Germany 2: Leaving Berlin, never easy

I’ll let the pictures tell the story for the most part. I’ve covered so much of my stay in Berlin for ESPN and espnW already. (See the game story, crowd story, day-before press conference story and video – hoping to see second video later.) They are paying me, after all. SportsMyriad is not. I should chat with the boss. (Or chat with the readers who aren’t clicking these ads.)

Berlin left quite an impression on me. So much so that I started ranking it among all the major cities I’ve visited. I count 20-30 cities in the USA, depending on your definition, plus two in Canada, two in Ireland (including Cork), one in England, one in France, one in Italy, one in China (not counting Qinhuangdao, because I just saw the glimmering stadium and the ghastly train station) and now one in Germany.

The only cities I can remember that rival Berlin in terms of being endlessly fascinating and charming are Boston, Seattle and Toronto. Salt Lake City is one of the most beautiful places in the world, and the people are friendly, but it falls into a different category — it’s a mid-sized resort town. Honorable mentions would go to Chicago, Vancouver, Dublin, Cork and Beijing.

Location is everything, of course. Perhaps if I had been dropped off somewhere else in town other than this charming strip along the Spree, I wouldn’t have such a great impression. But I saw a good bit of Berlin from the train and on my two-mile walk from the hotel to Brandenburg Gate and Potsdamer Platz.

I could go on for days about the way Berlin’s past tragedies provide such a stunning backdrop for a celebratory city. The Wall has been down for two decades, and still Brandenburg Gate, the site of Reagan’s “Tear Down This Wall” speech, is full of people who seem to be celebrating. Within site of the Gate in what used to be East Berlin is a museum dedicated to the Kennedys, with a giant picture of Jackie in the window. It’s right next to the Starbucks.

Aside from the breathtaking parts of the city, the place is full of neat apartment buildings, all with balconies adorned with flowers. Someone even managed to grow some impressive sunflowers from a balcony.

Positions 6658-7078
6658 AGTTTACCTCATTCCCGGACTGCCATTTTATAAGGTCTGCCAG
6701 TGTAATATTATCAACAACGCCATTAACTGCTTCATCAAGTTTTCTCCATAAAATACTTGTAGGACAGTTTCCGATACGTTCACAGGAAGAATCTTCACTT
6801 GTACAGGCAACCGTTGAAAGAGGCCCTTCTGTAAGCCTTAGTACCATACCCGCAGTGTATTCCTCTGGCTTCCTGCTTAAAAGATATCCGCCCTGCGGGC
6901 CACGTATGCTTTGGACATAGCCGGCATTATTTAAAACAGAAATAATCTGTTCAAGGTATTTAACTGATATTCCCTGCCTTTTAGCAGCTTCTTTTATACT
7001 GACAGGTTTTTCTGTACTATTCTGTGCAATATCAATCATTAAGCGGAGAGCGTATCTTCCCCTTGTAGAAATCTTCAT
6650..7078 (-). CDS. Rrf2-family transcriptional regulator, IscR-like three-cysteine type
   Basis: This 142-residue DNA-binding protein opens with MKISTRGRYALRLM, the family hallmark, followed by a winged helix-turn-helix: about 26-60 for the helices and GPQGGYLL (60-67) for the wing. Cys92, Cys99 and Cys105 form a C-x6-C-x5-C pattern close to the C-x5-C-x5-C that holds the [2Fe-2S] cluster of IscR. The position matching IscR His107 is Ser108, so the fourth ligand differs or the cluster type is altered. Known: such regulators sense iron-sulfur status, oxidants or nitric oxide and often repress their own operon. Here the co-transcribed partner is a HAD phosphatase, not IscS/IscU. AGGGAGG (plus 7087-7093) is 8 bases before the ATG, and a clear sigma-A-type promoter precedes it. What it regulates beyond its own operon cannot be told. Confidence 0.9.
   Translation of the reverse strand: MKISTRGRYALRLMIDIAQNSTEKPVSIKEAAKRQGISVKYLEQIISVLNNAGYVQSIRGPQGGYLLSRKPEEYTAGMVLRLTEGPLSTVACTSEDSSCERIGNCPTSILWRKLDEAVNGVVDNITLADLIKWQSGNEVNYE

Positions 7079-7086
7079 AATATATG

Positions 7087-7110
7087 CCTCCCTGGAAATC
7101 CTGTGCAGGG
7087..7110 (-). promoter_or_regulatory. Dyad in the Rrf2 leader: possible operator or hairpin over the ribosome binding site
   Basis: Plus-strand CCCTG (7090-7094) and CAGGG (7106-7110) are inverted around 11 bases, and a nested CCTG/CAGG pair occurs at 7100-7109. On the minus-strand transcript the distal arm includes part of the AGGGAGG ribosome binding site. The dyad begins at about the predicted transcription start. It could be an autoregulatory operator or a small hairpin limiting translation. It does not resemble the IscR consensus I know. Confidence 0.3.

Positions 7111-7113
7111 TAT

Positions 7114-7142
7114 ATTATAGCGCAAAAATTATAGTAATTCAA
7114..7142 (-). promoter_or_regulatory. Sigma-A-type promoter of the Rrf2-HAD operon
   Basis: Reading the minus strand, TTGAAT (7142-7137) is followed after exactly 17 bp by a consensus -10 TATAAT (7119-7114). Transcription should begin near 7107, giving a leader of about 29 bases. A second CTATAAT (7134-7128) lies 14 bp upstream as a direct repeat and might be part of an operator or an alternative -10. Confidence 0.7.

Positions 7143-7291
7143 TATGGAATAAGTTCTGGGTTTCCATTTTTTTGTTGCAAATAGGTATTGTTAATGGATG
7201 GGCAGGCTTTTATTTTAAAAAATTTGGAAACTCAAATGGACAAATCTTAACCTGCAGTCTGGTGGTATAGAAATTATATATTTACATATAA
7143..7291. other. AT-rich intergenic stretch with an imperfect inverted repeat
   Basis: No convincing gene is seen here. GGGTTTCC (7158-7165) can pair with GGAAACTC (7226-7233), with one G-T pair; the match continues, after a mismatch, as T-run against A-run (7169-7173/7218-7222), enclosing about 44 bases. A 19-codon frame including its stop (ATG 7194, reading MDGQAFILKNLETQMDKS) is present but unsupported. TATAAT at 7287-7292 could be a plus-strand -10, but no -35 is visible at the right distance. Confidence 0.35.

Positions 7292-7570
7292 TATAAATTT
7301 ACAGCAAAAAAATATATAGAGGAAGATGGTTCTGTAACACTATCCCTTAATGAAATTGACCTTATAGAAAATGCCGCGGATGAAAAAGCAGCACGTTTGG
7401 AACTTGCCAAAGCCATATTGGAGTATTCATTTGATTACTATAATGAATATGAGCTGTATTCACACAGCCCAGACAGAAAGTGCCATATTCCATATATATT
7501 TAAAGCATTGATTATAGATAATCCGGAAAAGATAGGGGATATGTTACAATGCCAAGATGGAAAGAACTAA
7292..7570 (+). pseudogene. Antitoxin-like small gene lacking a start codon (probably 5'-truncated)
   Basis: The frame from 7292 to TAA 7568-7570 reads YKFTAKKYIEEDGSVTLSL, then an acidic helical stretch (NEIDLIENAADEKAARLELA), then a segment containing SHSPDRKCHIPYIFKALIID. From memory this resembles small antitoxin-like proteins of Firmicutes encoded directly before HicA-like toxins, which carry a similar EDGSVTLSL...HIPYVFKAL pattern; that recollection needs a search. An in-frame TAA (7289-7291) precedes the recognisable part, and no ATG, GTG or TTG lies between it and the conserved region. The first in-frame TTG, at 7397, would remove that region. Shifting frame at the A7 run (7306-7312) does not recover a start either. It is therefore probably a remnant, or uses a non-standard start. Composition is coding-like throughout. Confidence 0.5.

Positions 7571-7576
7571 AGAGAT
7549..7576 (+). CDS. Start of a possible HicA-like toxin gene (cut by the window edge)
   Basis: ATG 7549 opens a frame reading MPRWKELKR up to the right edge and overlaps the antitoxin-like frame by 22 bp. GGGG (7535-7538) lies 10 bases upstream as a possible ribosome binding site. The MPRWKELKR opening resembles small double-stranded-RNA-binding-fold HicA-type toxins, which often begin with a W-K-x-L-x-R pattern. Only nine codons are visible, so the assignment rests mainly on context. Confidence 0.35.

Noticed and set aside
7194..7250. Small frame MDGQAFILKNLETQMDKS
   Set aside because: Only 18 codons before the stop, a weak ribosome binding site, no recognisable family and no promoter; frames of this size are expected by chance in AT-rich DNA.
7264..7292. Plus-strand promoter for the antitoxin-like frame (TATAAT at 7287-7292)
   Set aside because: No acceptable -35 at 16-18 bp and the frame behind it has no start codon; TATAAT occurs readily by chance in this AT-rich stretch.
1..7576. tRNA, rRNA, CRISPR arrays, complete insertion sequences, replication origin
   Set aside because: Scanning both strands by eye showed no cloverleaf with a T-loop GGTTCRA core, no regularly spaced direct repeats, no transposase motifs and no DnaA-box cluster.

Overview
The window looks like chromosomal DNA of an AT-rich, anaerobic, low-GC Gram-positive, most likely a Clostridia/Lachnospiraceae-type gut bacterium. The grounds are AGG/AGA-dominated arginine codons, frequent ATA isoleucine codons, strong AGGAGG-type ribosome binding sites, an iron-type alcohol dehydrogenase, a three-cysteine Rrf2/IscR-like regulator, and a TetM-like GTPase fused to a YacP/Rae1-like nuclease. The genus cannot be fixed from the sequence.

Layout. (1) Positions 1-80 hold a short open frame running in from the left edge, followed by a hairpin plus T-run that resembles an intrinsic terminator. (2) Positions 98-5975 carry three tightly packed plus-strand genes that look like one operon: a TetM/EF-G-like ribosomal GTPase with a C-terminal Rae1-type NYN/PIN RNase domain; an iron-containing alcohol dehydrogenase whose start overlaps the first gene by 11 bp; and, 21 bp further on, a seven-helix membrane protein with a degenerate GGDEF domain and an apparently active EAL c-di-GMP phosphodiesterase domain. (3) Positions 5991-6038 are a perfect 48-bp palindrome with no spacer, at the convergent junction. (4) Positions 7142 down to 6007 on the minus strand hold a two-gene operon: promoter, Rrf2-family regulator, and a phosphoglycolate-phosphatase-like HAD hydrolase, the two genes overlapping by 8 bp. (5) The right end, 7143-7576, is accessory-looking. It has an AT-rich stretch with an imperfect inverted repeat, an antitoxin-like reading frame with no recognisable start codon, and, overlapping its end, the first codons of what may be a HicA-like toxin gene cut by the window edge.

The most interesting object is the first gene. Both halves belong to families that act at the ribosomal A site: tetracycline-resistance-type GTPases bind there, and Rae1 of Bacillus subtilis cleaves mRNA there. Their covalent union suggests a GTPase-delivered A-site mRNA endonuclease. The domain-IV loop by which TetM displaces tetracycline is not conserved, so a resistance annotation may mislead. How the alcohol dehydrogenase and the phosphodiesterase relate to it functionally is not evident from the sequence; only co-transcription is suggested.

Unfortunately, I made that ranking in my head while I was completely unable to sleep. But I’m doing pretty well so far this morning. I finally fell asleep a little after 1:30 and was still alert for my 5:30 wakeup call.

I made it with plenty of time to spare to Berlin’s massive Hauptbahnhof, or main train station. It took me five minutes or so to take in the scope of it and figure out where I was supposed to go.

I was nervous that my “train pass” — a sticker applied to my World Cup credential — would leave the conductor befuddled. But she didn’t question it, and I’ve had a carefree train ride from Berlin to Bochum, whipping up to 250 km/h past a giant wind farm on the way to Wolfsburg.

On board, I was able to plug in my headphones and listen to some radio stations. Radio Berlin played an eclectic mix including Eurythmics’ Love Is A Stranger. I still haven’t seen or heard anything related to David Hasselhoff, but Nicole Eggert is mentioned in Bild. And one of the U-bahn (subway) trains in Berlin had a news display that rotated abruptly from the Copa Libertadores (South America’s top soccer tournament) to something about Lindsay Lohan.

Yeah, yeah, we’re cultural imperialists. That’s OK. But I wouldn’t mind seeing Germany export some of its culture to the USA. Let’s start with the trains.


From Berlin 2: Heading East, posted by Beau Dure on 6/27/2011 (13 items)

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